A downloading bar started turning on the cover artwork. This was a little confusing because I expected it to show me the progress of the download. A couple of minutes later I noticed a second bar in the lower right hand of the screen which shows the download progress. I felt much better knowing.

Left the application to go make some Trollcats. My Trollcats were pretty damned funny.

Ten or so minutes later I checked back. The download seemed to be continuing smoothly, if not quickly. Got a little over 1/3 done. After this much waiting, I have high expectations now for the quality of the content.

On second look, I realized that my profile wasn't open after all. I guess I had just glanced at the words in the left hand corner which read, "My Profile." After I had a better look at the entire screen, I saw that this is indeed some type of community page. Right now there's only a friends search engine functional, so I put the word, "emo" in the search engine (because that's just how emo I am). Four names came up which included the letters E, M and O in sequence. Unfortunately nobody was actually named "Emo." Emo Phillips is not a member.

Clicked on the "request feature" link. Within the application I was navigated to a user-feedback website. Unfortunately I have no feature requests at this time, nor feedback to give. There's a FAQ, as well as "Popular Ideas, "Common Problems," and "Recent Praise" message board categories that one can browse and, presumably, participate in. I didn't feel like checking it out at that time, but was pretty hyped to see that there's a member named "Thundercock."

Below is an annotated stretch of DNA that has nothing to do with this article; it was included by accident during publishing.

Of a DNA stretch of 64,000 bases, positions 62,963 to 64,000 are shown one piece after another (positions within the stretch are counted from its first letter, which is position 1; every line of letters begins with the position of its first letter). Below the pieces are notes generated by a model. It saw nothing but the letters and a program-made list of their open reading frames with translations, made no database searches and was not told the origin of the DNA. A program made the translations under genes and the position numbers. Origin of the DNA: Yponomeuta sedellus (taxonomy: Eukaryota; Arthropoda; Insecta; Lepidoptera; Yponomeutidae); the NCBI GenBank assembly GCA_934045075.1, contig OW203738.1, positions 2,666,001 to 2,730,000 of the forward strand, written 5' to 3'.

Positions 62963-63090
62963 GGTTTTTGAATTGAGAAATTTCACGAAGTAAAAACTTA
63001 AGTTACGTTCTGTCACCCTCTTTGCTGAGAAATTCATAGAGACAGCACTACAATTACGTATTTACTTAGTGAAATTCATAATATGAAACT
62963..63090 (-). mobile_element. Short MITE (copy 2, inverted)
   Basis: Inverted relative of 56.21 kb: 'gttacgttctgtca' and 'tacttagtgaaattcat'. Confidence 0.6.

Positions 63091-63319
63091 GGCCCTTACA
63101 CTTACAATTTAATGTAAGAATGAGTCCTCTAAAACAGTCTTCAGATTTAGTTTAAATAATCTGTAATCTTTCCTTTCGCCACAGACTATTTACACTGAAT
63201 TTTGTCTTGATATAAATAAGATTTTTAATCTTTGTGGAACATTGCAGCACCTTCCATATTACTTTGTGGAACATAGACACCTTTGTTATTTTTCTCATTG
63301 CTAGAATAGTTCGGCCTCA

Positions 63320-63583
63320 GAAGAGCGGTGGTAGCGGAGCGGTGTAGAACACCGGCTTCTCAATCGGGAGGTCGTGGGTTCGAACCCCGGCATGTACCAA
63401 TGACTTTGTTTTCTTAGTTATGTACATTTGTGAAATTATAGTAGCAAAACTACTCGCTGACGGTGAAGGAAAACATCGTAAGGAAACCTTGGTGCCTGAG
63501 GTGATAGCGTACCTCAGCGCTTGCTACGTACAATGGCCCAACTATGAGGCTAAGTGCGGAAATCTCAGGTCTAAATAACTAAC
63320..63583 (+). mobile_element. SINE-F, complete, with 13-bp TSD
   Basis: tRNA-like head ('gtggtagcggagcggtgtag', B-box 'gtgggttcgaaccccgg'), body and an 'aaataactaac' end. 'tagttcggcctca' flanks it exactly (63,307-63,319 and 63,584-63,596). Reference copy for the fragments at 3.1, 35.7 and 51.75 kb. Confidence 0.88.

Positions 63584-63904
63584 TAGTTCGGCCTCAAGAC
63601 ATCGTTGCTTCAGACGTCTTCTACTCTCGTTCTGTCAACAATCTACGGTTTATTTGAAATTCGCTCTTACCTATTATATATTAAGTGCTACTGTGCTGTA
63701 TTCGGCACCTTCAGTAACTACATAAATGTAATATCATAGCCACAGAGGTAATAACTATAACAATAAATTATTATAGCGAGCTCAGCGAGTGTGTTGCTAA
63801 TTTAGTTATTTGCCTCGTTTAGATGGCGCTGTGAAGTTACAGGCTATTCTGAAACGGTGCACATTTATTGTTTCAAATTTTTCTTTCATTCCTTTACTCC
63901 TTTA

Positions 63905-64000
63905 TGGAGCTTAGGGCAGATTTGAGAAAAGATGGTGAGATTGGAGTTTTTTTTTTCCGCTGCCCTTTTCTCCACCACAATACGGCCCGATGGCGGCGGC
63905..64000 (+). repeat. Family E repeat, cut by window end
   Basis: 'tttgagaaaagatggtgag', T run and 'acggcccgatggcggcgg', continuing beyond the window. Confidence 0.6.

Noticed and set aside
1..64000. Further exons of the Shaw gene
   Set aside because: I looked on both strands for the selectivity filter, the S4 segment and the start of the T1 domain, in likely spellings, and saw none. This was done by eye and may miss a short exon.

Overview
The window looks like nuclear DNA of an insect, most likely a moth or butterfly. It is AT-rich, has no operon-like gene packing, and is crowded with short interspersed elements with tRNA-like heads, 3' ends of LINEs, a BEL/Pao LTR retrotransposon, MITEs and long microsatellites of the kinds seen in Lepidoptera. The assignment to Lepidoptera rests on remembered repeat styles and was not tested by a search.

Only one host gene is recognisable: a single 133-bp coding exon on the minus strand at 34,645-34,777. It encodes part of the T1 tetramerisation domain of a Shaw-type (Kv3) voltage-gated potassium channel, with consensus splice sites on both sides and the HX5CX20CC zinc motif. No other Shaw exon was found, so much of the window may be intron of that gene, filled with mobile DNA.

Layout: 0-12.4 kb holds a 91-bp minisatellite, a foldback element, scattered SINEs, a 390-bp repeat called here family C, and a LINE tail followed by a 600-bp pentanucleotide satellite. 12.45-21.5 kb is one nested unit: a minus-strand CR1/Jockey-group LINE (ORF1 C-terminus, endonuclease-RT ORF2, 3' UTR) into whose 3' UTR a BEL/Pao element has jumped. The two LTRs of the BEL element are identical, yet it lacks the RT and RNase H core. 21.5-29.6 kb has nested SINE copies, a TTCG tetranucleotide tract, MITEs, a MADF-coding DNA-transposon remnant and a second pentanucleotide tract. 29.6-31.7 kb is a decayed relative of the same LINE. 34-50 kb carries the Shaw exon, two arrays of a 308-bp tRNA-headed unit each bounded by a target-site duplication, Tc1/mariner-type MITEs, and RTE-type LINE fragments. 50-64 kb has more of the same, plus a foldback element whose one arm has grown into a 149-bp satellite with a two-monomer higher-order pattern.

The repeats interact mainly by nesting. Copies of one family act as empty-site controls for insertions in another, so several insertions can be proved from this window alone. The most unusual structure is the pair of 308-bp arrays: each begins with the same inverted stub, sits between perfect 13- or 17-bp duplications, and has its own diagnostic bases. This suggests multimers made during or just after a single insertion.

I made another hilarious Trollcat and checked my Twitter. Joan Jett is on Twitter now. She sang "I Love Rock N' Roll," and I actually do love rock'n'roll! Kismet!.

10-15 more minutes have passed and Spartacus is almost done loading. This'd better be good.

Went back to the webpage-in-app thing. Clicked on "Recent Activity." There was nothing to indicate whether the webpage was turning over or not. I didn't like that feeling, the not knowing. I must know.

After the download completed, I read the comic in "panel view." Clear images; each individual panel painstakingly edited, though sometimes unnecessarily doubled up. It shows the full double page spread first, which can be confusing for me, because I read fast and ended up re-reading some material after it came up in panel form. Nice, quick, smooth transitions between the pages. Lots of options for sharing individual parts of the book, to be tested at a later point.

I ended up going back and tooling around some more later. I really enjoy the application, and it shows a lot of potential; even this early in the Beta testing stage.

After all of this noodling around with the application, I took it upon myself to touch base with one of the two main Graphic.ly guys, Micah Baldwin, who carries the rather laborious title of "Chief Community Caretaker." When I asked him what the mission was with this project, he told me this: "We want to help support and grow the comics community. We are carefully building specific feature sets, with help from the community, to service publishers, readers and creators. We want everyone to embrace the art and storytelling elements inherent in comic books and graphic novels. "